Congratulations to Joyce Mullen for her win in the first round of CRN’s 2018 Channel Madness Tournament of Chiefs! Thank you to all who participated … Your votes helped Joyce Mullen claim an early lead over Xerox’s Darren Cassidy; and helped secure her a spot in the Sweet 16, winning with 57 percent of the votes.
Voting in round 2—the Sweet 16—is already open … And, we need your help defending Joyce’s win so she can move on to Round 3, or the Enterprise 8.
In this round, Joyce Mullen faces off against Donna Grothjan of Aruba, a Hewlett Packard Enterprise Company. In the previous round, Aruba’s Donna Grothjan cruised to victory over Samsung’s Mike Coleman, winning 63 percent to 37 percent.
Please take a moment to vote for your favorite channel chiefs. Dell EMC’s Joyce Mullen, President, Global Channel, OEM and IoT is among the 16 remaining Channel Chiefs battling it out in the 2018 CRN Channel Madness Tournament of Chiefs. In this round, she is also joined by Dell Technologies executive Frank Rauch of VMware.
Like Dell EMC and Dell Technologies, Intel is transforming as a company. According to Ricardo Moreno, VP and GM of Global Partner Sales, “Intel is going through the biggest transformation in our history”. Intel Partner Connect provided the perfect opportunity to connect with Rachel Mushahwar (@RachelMushahwar) General Manager, Americas Industry at Intel.
We talked IoT, Data Center, Flash technologies and client solutions, but more importantly, we talked solutions. From reducing the time it takes for an MRI to performing financial transactions 10x faster. From Intel’s 50th birthday, Moore’s Law, Intel IoT Market Ready Solutions, Drones and helping our customers transform the way they interact with their customers.
Of all the emerging technologies that are set to impact the way we work and the way we live, Artificial Intelligence (AI) is, without doubt, the most challenging. Coupled with Machine Learning (ML), AI will not only make objects smarter or allow machines to recognize patterns and interpret data, it has the potential to change the face of the earth. Some see AI as a blessing, many others focus on the threat it poses to human dominance over machines.
When talking about AI and smart machines, examples spring to mind of a computer beating the world chess champion Gary Kasparov in 1997, Google Assistant helping us in our day to day tasks, or – more recently – an AI program beating the world’s best professional poker players because it made better use of information that poker players do not share with each other. But the effects of AI will go much deeper. Just imagine what tasks computers can take over from us when they can be programmed to think like us, and how much faster they can be at performing repetitive tasks. What machines are already doing on the production line, may well happen in our offices too.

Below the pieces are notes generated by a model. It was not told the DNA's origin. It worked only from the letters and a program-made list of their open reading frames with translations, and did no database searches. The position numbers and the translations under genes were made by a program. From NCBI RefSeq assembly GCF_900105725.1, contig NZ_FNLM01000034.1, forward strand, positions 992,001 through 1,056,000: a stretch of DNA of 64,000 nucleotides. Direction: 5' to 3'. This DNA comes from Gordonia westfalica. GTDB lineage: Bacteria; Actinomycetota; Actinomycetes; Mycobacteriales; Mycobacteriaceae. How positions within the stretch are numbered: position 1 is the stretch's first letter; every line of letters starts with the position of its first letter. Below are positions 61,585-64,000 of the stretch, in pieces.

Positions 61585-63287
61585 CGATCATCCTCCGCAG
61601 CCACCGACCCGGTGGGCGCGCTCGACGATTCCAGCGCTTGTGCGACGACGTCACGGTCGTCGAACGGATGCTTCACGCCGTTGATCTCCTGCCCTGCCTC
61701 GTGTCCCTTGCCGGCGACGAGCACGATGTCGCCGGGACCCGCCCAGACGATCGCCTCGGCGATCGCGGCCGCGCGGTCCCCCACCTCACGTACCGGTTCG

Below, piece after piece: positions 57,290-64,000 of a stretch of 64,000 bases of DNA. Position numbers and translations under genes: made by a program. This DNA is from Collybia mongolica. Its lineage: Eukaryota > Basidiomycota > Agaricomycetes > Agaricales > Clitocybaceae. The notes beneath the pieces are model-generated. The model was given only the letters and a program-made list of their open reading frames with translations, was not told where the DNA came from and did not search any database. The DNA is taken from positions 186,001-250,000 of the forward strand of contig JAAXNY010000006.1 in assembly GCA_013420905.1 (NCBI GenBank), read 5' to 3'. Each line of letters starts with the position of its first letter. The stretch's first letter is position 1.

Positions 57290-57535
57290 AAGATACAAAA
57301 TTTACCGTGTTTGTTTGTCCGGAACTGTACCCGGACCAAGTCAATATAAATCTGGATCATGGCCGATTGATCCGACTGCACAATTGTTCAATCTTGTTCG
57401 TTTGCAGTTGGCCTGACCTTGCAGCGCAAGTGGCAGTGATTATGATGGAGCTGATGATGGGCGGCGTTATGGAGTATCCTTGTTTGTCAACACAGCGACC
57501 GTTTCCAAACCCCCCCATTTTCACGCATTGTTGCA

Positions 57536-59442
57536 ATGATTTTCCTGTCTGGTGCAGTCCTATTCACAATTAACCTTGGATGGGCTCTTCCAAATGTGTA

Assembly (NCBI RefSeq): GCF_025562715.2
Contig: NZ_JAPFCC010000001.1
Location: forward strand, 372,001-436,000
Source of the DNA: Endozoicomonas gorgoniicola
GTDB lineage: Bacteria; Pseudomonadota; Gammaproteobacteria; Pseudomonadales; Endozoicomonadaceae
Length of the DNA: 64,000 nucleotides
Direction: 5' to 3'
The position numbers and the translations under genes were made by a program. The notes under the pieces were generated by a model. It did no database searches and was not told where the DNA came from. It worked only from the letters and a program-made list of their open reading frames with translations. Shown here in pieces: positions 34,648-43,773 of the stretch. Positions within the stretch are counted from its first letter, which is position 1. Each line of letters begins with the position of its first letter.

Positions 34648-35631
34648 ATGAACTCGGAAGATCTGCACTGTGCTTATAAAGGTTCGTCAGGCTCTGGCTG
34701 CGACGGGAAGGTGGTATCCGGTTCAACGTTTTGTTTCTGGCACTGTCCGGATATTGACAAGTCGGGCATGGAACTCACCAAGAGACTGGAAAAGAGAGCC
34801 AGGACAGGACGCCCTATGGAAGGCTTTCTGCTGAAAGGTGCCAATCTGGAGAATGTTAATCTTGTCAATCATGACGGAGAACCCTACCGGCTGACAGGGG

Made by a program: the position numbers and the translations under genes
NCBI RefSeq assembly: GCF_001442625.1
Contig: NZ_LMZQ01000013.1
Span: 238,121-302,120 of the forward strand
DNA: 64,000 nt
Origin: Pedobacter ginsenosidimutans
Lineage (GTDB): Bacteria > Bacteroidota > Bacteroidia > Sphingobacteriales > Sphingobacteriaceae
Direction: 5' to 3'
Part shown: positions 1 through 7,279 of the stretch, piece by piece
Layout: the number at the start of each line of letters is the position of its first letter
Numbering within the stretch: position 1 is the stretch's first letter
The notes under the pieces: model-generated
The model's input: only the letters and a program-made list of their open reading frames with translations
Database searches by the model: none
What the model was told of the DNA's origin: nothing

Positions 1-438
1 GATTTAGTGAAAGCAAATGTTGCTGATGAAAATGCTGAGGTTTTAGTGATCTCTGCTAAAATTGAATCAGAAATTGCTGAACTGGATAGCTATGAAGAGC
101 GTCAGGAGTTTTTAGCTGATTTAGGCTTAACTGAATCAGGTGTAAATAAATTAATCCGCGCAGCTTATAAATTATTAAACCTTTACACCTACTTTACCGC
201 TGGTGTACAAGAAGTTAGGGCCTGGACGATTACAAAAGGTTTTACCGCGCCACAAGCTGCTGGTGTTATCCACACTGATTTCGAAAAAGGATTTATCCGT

Let AI Do the Work for Us
Some recent surveys have shown that business leaders are divided over what the human-machine partnership will bring in terms of productivity. Research conducted by Vanson Bourne on behalf of Dell Technologies shows that 82 per cent of business executives expect their employees and machines to work as ‘integrated teams’ within the next few years. Yet only 49% believe that employees will be more productive as more tasks get automated. And only 42% think we will have more job satisfaction by offloading tasks that we don’t want to do to intelligent machines. Employees too have their doubts, as research from The Workforce Institute reveals: although 64 per cent would welcome AI if it simplified or automated time-consuming internal processes or helped balance their workload, six out of ten employees find their employers are not very transparent about what AI will mean to the way they do their jobs – if they will still have them, that is, after this next automation wave.
We are only in the first chapters of the book that we are writing for our future, but already, the AI/ML is having a profound influence on all aspects of human life, and we need to ensure that AI is not writing the ending for us. Consider just these examples:
In healthcare, deep learning systems can read images and diagnose pneumonia as accurately as radiologists.
At CES in Las Vegas, AT&T announced that it’s testing a new ‘structure monitoring solution’, a system to help cities and transportation companies monitor the stability of bridges, alerting them if their stability is compromised.
At Georgia Tech, a chatbot is mailing assignments and answering questions from students.
Intelligent systems are helping HR departments analyze employee sentiment in real time, thus helping reduce employee attrition.
The list of applications of AI is endless and you will find examples like these in any industry. The big question that everyone is asking is whether AI will help us, or if AI systems will replace human beings in the workplace, making us completely redundant. The answer to this million dollar question is not so simple. On the one hand, it is clear that a number of jobs are on the line. Just think of truck drivers losing their job if we will get convoys of driverless trucks on the road, call center operators being replaced by conversational AI systems, or financial analysts getting the boot from robo-advisors.
Humans in the Loop